Trondheim tram-museum


About a week ago, while I was out riding my bike in the summer sunshine, I coincidentally happened to pass by the tram-museum at Munkvoll, Trondheim. Being in the sentimental corner and a person loving all things with engines, including local history, I decided to take a break from the bike seat, and go inside to have a tiny peak again. Last visit there was probably some 5 to 8 years ago already, so it was about high time.  


Personally, I feel that the history of trams in Trondheim is a somewhat sad story when we learn about how the end of these trams came about. Shortly after a major and massive upgrade of all the different tramlines and tram-cars in the city, the local government decided to quickly suspend all services indefinitely, and within days, they started removing all the newly installed lines from the city scape. Had a normal citizen like you and me done something even remotely close to such a mismanagement, we would surely have been investigated thoroughly and perhaps even locked up in the nearest county jail. But, since this horrible waste of time, and investments was done by politicians using ordinary people’s tax money, nobody would ever have to stand up and explain their spendings, their descisions, or themselves in front of the public. Last time I visited this museum, it was tended to be a very passionate gentleman, which with great affection told me the entire story of trams in Trondheim.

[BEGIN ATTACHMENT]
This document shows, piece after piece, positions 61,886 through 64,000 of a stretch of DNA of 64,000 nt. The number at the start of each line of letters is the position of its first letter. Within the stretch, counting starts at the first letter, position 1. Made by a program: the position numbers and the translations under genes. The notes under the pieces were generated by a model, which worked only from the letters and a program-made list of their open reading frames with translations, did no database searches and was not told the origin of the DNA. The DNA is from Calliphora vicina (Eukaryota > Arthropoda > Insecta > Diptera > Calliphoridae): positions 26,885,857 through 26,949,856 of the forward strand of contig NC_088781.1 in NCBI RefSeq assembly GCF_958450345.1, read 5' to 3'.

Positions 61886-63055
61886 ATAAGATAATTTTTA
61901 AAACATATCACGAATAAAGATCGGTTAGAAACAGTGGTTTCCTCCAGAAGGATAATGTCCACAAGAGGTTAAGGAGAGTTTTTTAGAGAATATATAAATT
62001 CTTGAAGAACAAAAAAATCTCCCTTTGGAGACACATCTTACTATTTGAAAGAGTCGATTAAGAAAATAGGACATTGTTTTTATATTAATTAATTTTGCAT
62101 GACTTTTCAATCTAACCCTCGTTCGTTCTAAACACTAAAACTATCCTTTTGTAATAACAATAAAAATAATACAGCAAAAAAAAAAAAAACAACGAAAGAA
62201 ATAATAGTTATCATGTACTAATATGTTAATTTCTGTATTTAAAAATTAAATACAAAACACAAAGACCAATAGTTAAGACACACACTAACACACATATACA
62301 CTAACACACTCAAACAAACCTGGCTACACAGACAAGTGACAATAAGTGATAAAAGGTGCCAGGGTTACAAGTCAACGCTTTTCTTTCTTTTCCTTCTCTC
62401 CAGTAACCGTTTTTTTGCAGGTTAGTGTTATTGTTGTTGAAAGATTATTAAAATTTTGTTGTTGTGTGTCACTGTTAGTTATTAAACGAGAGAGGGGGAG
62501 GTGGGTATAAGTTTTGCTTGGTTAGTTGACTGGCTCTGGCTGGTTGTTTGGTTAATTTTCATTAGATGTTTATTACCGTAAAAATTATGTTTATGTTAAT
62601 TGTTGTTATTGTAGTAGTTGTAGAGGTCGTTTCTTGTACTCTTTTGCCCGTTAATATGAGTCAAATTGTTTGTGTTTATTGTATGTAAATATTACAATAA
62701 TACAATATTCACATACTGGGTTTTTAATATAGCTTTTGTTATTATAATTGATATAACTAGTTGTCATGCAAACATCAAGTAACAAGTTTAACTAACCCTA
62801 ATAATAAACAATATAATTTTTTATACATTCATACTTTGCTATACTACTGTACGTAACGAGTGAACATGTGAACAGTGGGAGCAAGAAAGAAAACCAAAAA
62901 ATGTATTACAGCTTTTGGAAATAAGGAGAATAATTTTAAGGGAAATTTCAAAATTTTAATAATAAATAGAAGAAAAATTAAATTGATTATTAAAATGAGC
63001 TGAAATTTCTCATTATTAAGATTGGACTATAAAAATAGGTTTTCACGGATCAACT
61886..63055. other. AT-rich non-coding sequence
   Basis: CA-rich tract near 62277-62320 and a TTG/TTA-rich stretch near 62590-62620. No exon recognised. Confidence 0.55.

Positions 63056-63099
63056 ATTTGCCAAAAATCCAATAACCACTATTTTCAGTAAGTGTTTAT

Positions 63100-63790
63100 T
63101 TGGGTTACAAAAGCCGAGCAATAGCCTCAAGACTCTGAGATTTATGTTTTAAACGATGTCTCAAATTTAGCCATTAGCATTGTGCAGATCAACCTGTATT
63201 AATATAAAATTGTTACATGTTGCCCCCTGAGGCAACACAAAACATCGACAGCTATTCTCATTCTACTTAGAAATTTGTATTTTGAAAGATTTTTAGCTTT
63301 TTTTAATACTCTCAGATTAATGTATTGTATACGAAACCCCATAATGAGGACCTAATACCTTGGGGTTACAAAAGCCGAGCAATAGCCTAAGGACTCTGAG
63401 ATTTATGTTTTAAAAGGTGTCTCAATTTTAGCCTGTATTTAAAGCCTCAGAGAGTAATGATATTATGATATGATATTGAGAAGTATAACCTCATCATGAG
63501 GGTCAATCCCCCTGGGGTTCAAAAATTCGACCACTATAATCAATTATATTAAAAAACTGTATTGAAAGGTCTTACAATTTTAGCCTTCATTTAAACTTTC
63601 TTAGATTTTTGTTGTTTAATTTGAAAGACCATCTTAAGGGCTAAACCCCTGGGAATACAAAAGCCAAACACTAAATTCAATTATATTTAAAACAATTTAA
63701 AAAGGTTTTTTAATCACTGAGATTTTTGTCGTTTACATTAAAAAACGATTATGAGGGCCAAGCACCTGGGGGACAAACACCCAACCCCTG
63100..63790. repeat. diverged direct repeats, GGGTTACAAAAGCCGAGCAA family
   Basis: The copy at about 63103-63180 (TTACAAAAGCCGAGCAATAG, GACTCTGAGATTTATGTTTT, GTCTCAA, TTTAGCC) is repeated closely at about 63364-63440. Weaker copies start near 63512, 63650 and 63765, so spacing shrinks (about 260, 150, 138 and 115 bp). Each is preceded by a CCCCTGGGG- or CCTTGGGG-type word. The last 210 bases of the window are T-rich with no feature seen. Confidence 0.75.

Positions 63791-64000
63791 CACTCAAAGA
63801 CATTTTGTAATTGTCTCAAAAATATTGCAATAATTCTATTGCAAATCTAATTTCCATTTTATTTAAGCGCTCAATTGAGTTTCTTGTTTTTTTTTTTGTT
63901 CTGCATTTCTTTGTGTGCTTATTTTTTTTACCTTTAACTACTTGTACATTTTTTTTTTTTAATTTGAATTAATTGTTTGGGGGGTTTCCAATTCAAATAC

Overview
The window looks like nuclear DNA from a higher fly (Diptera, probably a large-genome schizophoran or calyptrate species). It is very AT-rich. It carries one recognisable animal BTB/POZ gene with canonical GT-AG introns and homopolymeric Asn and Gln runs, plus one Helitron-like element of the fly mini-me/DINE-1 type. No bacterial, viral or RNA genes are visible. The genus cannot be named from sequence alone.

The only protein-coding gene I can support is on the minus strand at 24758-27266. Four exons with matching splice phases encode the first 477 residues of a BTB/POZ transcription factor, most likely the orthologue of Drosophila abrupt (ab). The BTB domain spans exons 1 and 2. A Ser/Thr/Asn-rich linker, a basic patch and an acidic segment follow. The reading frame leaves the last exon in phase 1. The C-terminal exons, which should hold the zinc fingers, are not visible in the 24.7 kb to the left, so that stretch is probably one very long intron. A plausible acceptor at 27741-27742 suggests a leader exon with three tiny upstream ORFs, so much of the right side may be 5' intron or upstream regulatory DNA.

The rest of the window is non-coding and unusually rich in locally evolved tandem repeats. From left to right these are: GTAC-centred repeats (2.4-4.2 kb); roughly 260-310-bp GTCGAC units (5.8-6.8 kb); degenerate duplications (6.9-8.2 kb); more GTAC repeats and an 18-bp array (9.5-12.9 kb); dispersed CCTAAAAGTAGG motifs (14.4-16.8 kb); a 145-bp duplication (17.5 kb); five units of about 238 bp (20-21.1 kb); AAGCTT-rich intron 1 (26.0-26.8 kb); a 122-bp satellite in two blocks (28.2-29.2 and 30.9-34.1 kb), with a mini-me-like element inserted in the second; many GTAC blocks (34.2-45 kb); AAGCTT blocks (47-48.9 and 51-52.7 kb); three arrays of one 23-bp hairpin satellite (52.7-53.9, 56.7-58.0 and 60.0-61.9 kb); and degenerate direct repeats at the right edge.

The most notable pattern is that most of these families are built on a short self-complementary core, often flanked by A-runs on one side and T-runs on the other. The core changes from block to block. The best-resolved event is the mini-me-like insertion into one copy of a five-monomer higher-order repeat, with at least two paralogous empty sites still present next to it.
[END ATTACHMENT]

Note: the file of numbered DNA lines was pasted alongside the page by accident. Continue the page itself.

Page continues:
Shortly after the decomission of the public tram services, a private initiative managed to reopen one of the lines under the name “Gråkallbanen". This tramline still runs till this day, and is very popular with commuters - as well as with tourists alike. In the summer time when cruiseships come to town, this route is also using vintage, restored trains to transport tourists from downtown to Lian and back. This historic ride includes a stop at the tram-museum, naturally. 

The day I visited, there was a group of Scottish tourists dropping by for a quick stop, and a single German gentleman that was deeply passionate about trams of the world. Speaking to this German, he had been travelling to many places in the world - but only to those that still had public trams in service. 


Trondheim tram-museum, or Trondheim Sporveismuseum as it’s called locally, is open for the summer, entrance is free and they keep their doors open between 12:00 and 15:00 hours every day from Wednesday to Sunday. 









































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